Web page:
A case is described of catastrophic failure of a strucuture caused by alkali-silica reaction, and it is used to show that the limitations of concretes subject to adverse reactions must be considered during design and construction, including the possible interaction of several processes of deterioration. The failure was the collapse of a crown segment of a 36 inch diameter, 5 inch thick, standard reinforced concrete pipe installed as a drain line to a holding pond. The details are described of the field investigation, the petrographic examination, and the cause of failure. The case described is an extreme example, but it demonstrates that the alkali-silica reaction can be strong enough to produce a catastrophic failure. It is noted that actual service conditions of an installation must be ascertained and compared carefully to the allowable operating conditions of the system selected for the design.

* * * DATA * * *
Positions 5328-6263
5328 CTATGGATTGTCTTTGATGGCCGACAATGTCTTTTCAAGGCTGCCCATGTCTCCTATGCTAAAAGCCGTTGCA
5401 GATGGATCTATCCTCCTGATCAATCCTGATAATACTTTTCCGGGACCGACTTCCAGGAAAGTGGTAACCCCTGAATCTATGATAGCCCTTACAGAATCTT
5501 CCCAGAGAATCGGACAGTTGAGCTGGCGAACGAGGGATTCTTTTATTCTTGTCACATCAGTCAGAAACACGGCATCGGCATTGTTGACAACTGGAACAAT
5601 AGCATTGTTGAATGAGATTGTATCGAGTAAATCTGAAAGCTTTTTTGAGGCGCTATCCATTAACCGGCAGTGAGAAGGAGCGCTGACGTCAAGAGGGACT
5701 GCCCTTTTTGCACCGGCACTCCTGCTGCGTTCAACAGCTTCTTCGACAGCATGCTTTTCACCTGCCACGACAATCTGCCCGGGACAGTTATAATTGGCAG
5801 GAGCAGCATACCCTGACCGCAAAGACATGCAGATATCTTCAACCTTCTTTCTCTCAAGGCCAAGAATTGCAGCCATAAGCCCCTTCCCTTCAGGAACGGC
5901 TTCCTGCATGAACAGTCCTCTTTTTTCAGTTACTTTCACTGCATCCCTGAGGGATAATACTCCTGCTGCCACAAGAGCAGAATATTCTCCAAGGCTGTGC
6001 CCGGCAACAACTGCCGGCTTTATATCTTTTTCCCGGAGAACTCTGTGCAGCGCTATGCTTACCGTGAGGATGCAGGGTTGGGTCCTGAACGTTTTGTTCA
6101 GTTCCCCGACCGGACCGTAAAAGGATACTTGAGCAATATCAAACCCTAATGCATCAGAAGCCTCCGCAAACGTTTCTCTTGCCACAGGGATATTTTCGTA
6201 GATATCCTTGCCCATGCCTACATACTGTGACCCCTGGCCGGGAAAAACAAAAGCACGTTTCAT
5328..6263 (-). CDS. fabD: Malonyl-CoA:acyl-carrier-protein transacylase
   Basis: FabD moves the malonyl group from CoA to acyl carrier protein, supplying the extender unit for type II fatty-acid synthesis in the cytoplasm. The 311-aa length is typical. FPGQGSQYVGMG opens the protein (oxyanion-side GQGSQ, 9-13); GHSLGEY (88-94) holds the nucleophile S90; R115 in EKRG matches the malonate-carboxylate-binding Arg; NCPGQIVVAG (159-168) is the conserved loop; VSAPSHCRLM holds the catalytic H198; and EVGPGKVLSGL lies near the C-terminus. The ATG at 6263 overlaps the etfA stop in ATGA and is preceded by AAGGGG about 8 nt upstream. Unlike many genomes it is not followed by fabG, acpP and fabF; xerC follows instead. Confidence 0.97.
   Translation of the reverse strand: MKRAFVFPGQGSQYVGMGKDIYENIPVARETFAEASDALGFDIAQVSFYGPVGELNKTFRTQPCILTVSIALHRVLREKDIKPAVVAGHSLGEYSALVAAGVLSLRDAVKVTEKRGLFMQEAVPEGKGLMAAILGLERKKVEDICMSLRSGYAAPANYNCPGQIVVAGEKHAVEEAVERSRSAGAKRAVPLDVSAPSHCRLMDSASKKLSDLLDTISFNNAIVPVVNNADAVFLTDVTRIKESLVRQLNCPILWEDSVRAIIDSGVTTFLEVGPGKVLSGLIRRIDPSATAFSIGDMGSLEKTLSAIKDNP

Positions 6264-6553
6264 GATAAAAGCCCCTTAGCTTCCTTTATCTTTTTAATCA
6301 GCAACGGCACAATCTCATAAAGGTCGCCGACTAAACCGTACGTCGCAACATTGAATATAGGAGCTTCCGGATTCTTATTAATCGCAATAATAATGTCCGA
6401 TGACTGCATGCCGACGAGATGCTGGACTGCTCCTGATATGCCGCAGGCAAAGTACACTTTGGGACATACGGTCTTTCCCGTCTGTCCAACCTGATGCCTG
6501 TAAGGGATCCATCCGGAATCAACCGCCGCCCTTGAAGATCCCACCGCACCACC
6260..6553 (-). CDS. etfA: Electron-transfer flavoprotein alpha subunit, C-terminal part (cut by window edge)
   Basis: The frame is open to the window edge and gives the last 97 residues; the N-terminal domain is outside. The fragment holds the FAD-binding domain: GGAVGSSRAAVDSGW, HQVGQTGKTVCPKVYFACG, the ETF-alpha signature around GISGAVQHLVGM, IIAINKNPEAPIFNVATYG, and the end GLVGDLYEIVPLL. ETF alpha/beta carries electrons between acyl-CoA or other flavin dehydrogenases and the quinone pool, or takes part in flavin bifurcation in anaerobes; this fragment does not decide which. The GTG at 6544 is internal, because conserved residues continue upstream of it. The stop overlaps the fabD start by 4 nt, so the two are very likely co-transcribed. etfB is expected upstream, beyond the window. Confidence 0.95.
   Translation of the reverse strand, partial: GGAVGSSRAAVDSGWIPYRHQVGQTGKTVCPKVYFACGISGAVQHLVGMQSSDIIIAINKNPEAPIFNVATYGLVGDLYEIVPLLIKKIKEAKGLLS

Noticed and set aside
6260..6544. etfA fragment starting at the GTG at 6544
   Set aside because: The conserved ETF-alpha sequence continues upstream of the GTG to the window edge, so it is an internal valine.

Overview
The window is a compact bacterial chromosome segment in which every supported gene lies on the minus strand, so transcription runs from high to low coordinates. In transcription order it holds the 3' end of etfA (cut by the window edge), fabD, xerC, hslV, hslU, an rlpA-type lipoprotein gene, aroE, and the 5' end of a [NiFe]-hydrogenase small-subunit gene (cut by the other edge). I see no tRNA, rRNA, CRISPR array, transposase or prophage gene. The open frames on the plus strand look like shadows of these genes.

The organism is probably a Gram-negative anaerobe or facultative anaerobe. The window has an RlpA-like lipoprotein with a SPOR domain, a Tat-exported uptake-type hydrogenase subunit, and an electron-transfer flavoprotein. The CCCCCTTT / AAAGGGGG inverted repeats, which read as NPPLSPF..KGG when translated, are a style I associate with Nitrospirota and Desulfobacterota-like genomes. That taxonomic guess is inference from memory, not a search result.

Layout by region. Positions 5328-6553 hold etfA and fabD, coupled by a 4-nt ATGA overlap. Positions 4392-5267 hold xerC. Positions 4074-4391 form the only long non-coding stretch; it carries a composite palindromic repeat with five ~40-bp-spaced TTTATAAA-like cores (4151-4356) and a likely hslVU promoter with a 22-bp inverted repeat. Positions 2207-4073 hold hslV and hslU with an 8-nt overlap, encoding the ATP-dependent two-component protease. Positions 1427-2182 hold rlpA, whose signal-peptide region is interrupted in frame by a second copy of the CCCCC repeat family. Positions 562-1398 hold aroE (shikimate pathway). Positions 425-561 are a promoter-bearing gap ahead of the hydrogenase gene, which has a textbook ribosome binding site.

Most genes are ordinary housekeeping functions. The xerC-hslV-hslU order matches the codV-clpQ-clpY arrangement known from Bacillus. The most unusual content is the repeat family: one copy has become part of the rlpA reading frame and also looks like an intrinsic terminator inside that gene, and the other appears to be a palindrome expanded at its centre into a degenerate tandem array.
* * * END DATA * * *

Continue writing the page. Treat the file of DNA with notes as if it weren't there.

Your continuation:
Media Info

  • Features: Figures; References;
  • Pagination: p. 54-57
  • Serial:
    • Concrete International
    • Volume: 13
    • Issue Number: 5
    • Publisher: American Concrete Institute (ACI)
    • ISSN: 0162-4075

Subject/Index Terms

Filing Info

  • Accession Number: 00608029
  • Record Type: Publication
  • Files: TRIS
  • Created Date: May 31 1991 12:00AM